EU development bank seeks extra money to help eastern Europe
29.09.09 @ 09:30
The European Bank for Reconstruction and Development is seeking an extra €10 billion from its member governments in order to increase lending to central and eastern Europe.
The bank - founded in 1990 to assist the formerly Communist countries move towards a market economy - is seeking the 50 percent funding increase to compensate for the sharp decline in private capital flowing to the region.
In a letter to shareholder governments, EBRD president Thomas Mirow says the region's economies have begun to stabilise but that they have "not done so uniformly and it would be premature to say that a general turnaround has begun."
"The crisis will have lasting repercussions," he adds, summoning up a spirit of solidarity as the world celebrates the 20th Anniversary of the fall of the Berlin Wall, reports the Financial Times.
Discussions on increasing capital at the bank from its current level of €20 billion were first floated earlier this year as it became clear countries in central and eastern Europe were struggling with the crisis.
The extra capital from governments could be used to leverage as much as a further €60 billion from private investors argues Mr Mirow, allowing the bank to step up lending to businesses struggling with funding shortages.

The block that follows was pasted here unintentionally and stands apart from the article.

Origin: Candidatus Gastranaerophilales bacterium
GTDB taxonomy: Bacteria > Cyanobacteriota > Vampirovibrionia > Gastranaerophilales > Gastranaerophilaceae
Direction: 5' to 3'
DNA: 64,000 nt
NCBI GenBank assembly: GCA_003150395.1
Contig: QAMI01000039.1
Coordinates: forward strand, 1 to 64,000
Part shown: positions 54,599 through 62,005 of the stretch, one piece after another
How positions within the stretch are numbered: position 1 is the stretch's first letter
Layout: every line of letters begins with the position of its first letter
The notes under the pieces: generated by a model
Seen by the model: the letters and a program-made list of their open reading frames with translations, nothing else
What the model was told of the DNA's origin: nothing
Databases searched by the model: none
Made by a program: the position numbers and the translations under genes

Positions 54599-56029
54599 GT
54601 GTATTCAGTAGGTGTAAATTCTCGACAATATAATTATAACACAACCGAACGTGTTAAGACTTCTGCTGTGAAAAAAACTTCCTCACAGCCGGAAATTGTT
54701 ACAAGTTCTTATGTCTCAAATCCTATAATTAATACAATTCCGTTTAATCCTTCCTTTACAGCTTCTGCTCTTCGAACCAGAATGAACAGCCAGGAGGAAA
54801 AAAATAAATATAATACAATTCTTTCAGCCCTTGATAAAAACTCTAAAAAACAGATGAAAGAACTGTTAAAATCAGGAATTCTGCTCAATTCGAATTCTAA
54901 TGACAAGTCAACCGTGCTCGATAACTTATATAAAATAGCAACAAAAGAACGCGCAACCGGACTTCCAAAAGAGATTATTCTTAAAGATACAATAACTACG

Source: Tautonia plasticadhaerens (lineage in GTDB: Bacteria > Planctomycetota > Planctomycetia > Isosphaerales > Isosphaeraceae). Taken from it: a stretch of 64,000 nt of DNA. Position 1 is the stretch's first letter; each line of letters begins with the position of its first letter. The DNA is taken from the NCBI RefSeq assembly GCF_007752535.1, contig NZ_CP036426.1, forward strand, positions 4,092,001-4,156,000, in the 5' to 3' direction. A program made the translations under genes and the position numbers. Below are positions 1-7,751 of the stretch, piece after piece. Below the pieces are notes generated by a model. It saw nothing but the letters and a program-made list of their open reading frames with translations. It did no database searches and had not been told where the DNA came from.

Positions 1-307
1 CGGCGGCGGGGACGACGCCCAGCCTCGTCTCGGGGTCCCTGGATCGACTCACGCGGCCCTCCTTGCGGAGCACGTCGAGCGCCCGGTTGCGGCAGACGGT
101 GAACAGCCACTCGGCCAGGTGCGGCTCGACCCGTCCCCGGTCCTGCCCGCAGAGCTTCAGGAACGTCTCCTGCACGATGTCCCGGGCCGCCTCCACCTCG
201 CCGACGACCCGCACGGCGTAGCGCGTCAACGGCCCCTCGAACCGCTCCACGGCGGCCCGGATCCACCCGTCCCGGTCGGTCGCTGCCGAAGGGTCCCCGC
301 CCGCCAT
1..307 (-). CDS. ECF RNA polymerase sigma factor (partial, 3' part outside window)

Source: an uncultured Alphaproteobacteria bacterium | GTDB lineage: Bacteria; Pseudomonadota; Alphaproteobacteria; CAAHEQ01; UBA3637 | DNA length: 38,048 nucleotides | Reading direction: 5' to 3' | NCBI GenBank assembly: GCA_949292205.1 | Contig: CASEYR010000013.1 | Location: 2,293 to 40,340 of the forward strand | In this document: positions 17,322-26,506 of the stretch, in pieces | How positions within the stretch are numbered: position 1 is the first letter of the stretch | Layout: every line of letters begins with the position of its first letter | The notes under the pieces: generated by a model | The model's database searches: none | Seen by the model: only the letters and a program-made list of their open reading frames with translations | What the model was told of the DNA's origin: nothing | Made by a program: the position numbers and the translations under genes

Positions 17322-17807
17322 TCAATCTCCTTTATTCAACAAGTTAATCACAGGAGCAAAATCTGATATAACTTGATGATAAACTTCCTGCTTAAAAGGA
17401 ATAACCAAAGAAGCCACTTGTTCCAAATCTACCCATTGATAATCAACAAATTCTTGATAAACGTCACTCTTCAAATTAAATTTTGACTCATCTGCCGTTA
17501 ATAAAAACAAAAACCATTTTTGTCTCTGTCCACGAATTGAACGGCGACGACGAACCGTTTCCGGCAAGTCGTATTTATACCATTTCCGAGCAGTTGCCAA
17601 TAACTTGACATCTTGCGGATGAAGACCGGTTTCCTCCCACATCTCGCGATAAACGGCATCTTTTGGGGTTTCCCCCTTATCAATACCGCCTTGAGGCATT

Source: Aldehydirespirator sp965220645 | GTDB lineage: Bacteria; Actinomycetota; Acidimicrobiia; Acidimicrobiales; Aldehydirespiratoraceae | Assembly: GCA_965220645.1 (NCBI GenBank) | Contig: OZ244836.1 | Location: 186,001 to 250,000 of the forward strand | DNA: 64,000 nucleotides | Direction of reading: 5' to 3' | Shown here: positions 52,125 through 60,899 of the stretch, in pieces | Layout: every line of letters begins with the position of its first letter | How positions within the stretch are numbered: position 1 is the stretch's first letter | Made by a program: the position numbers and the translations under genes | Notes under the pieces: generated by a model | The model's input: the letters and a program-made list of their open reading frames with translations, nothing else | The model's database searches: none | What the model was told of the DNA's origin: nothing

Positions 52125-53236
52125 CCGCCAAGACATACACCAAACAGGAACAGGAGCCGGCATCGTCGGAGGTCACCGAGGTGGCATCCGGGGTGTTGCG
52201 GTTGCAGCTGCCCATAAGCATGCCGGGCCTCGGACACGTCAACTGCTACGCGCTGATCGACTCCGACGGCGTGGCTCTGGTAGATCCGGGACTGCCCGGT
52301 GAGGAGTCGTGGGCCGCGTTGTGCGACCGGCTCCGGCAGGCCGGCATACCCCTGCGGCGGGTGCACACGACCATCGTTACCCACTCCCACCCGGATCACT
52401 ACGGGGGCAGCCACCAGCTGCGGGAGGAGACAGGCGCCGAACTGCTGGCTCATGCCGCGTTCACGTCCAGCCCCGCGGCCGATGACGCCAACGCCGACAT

The bank – made up of over 60 member governments – has also contributed to several government rescue packages led by the International Monetary Fund since the crisis began last year.
The EU member states of Hungary, Latvia and Romania have all availed of IMF bail-out money, despite both internal and external criticism over the lending terms.
A recent report by the Center for Economic and Policy Research – a US-based think tank – says IMF lending terms have exacerbated a number of the problems in Latvia and Hungary and also non-EU Ukraine.
"Despite its claims to the contrary, the Fund continues to push pro-cyclical policies on countries badly bruised by the global recession," CEPR Co-Director Mark Weisbrot said.
"In central and eastern Europe, it looks increasingly like a big chunk of the IMF's new money will be a transfer from taxpayers to bail out western European banks who made imprudent loans in the east," he added.
NGOs and civil society groups have long railed against the strict lending conditions of the IMF, under which money frequently comes on condition of reduced government spending.
They point out that the EU is one of the main contributors to the IMF and could therefore do more to influence lending terms so that salaries and social security payments are less affected.
The IMF is due to hold its annual meeting next week.